General Condition Information
- Zellweger syndrome
What is Zellweger Spectrum Disorder
Zellweger Spectrum Disorder (ZSD) is group of inherited (genetic) conditions that prevents the body from properly producing peroxisomes, an essential part of cells. Peroxisomes help make energy and fats and break down toxins.
ZSD occurs when abnormal peroxisomes cannot perform their important functions in the body. This especially affects the brain, nerves, bones, liver, heart, and kidneys.
ZSD can cause a spectrum of signs and symptoms that range from severe, intermediate, to mild. The severe form of ZSD is sometimes called Zellweger syndrome, the intermediate form is sometimes called neonatal adrenoleukodystrophy, and the mild form is sometimes called infantile Refsum disease.
Newborn Screening and Follow-Up
Newborn screening for ZSD requires collecting a small amount of blood from your baby’s heel. To learn more about this process, visit the Blood Spot Screening page.
Screening measures the level of a type of fat called “very long chain fatty acids” in your baby’s blood. Babies with high levels of these substances might have ZSD. Newborn screening cannot tell what type of ZSD a baby has.
If your baby’s blood spot screening result for ZSD is out-of-range, your baby’s health care provider will contact you. Together, you will discuss next steps and follow-up plans.
An out-of-range screening result does not mean that your baby definitely has the condition. It does mean that your baby needs more follow-up testing. To learn more about screening results, visit the Blood Spot Screening Results page.
Your baby may need the following tests after an out-of-range screening result:
- Blood tests
- Urine tests
- Genetic testing using a blood sample
You should complete any recommended follow-up testing as soon as possible. Babies with this condition can have serious health problems right away if they are not diagnosed and treated quickly.
False-positive newborn screening results for this condition are rare. Babies with other conditions that have high levels of very long chain fatty acids may also be detected through this screening. An example of another condition that may be detected is X-linked adrenoleukodystrophy.
Newborn screening helps babies lead healthier lives. If your baby has an out-of-range result, follow up with your health care provider quickly. It is important to follow their instructions. Your baby may need to get treatment right away, even if they are not showing signs or symptoms. In some cases, your baby’s health care provider may decide it is best to watch (monitor) your baby to decide next steps. Careful monitoring and early treatment will help your baby stay as healthy as possible.
Signs and symptoms of ZSD can occur right away at birth or a little later in infancy.
Signs of the condition in severe ZSD may include the following:
- Floppy arms and legs (hypotonia)
- Feeding problems
- Hearing loss
- Vision loss
- Facial features that are different from their parents
Signs of the condition in intermediate or mild ZSD may include the following:
- Developmental delay
- Growing slowly or gaining weight slowly (failure to thrive)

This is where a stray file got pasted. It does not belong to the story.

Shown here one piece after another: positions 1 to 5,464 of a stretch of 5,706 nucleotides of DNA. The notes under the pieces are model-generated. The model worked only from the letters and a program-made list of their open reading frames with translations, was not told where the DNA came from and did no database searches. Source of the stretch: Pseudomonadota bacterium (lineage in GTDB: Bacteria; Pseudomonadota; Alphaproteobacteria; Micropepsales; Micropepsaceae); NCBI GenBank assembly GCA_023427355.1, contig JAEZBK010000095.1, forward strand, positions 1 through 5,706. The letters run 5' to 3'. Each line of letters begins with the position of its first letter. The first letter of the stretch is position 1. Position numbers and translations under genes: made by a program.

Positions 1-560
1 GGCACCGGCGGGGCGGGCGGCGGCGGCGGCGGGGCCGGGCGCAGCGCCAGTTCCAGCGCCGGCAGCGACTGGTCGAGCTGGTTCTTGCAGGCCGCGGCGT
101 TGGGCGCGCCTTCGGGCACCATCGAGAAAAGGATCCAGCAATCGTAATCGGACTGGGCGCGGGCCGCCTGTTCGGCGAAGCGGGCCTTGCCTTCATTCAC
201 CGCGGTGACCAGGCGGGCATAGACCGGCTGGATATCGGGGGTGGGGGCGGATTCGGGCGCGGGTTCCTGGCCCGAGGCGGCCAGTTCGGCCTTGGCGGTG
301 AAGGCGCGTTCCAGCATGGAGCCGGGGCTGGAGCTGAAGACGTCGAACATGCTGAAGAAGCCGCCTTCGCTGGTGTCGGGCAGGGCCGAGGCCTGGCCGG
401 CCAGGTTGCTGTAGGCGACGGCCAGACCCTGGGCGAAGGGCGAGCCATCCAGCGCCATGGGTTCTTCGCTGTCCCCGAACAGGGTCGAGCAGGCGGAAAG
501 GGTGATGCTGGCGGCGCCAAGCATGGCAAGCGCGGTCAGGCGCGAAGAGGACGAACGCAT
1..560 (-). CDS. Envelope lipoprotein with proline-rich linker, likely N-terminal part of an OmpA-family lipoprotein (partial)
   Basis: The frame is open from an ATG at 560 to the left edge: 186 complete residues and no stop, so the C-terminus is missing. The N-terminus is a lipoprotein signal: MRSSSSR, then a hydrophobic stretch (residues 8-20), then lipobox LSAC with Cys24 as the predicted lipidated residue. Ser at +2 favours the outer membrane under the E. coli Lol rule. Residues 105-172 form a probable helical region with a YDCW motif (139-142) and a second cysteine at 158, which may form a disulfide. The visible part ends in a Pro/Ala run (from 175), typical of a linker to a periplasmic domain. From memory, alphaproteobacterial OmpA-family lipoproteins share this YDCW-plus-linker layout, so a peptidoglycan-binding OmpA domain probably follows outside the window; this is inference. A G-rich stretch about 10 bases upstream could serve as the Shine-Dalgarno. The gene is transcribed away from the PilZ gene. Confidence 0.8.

- Hearing loss
- Vision problems
- Liver problems
- Problems with coordination and balance (ataxia)
There are many different genetic causes of ZSD. ZSD is caused when one of several genes, which gives the body instructions for making functioning peroxisomes, does not work.
ZSD may be caused by changes in the PEX1, PEX2, PEX3, PEX5, PEX6, PEX10, PEX11, PEX12, PEX13, PEX14, PEX16, PEX19, or PEX26 genes, among others. Changes in the PEX1 gene are the most common cause of ZSD.
- ZSD is an autosomal recessive condition. Babies inherit the condition when each parent passes down the same nonworking gene to their baby. Only babies with two matching nonworking genes—for example, one nonworking PEX1 from the mom and one nonworking PEX1 from the dad—have this condition. Babies with two nonworking genes that do not match—for example, one nonworking PEX1 from the mom and one nonworking PEX2 from the dad—will not have this condition.
- People with one working copy and one nonworking copy of the gene are called carriers.
- Carriers do not have or develop the condition. However, they may pass down a nonworking copy of the gene to their children.
- If two parents are carriers of a nonworking copy of the gene, they have a 1 in 4 chance of having a child with ZSD.
- Carriers for ZSD often do not know they are carriers before having a child with the condition. In most cases, families have no history of the condition until the birth of a child with ZSD.
- Parents who already have a child with ZSD still have a 1 in 4 chance of having another child with ZSD. This 1 in 4 chance stays the same for all future children.
- Genetic counselors and medical geneticists can help families learn about this condition and the chance of having children with it. Visit the National Society of Genetic Counselors to find a genetic counselor and the American College of Medical Genetics and Genomics to find a medical geneticist.
Treatment and Management
It is important to talk to your health care provider about which treatment(s) are best for your baby. While there are no treatment options available that can stop the progression of ZSD, there are treatments for symptoms of ZSD.
Treatments may include the following:
- Vitamin supplements
- Correction of hearing and vision problems